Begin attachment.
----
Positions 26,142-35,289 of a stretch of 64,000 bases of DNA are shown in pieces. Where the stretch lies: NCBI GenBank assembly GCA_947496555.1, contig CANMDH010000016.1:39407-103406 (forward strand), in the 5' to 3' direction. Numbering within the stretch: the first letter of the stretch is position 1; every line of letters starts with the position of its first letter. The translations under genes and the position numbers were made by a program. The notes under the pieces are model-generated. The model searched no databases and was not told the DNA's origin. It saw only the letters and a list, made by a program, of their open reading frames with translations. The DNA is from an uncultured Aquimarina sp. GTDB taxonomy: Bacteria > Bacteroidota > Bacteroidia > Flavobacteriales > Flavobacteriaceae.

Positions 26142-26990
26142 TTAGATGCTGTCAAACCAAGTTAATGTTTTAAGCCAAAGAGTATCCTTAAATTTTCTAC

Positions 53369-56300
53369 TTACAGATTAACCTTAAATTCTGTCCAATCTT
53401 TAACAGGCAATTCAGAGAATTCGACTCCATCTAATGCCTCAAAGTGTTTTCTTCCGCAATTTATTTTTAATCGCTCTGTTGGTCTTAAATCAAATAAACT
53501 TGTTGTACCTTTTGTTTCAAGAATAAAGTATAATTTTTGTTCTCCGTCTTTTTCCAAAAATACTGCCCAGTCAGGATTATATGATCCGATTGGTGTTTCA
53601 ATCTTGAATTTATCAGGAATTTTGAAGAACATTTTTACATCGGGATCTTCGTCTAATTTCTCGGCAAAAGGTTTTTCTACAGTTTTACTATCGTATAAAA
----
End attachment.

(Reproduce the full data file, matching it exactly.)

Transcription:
Positions 26,142-35,289 of a stretch of 64,000 bases of DNA are shown in pieces. Where the stretch lies: NCBI GenBank assembly GCA_947496555.1, contig CANMDH010000016.1:39407-103406 (forward strand), in the 5' to 3' direction. Numbering within the stretch: the first letter of the stretch is position 1; every line of letters starts with the position of its first letter. The translations under genes and the position numbers were made by a program. The notes under the pieces are model-generated. The model searched no databases and was not told the DNA's origin. It saw only the letters and a list, made by a program, of their open reading frames with translations. The DNA is from an uncultured Aquimarina sp. GTDB taxonomy: Bacteria > Bacteroidota > Bacteroidia > Flavobacteriales > Flavobacteriaceae.

Positions 26142-26990
26142 TTAGATGCTGTCAAACCAAGTTAATGTTTTAAGCCAAAGAGTATCCTTAAATTTTCTAC

Positions 53369-56300
53369 TTACAGATTAACCTTAAATTCTGTCCAATCTT
53401 TAACAGGCAATTCAGAGAATTCGACTCCATCTAATGCCTCAAAGTGTTTTCTTCCGCAATTTATTTTTAATCGCTCTGTTGGTCTTAAATCAAATAAACT
53501 TGTTGTACCTTTTGTTTCAAGAATAAAGTATAATTTTTGTTCTCCGTCTTTTTCCAAAAATACTGCCCAGTCAGGATTATATGATCCGATTGGTGTTTCA
53601 ATCTTGAATTTATCAGGAATTTTGAAGAACATTTTTACATCGGGATCTTCGTCTAATTTCTCGGCAAAAGGTTTTTCTACAGTTTTACTATCGTATAAAA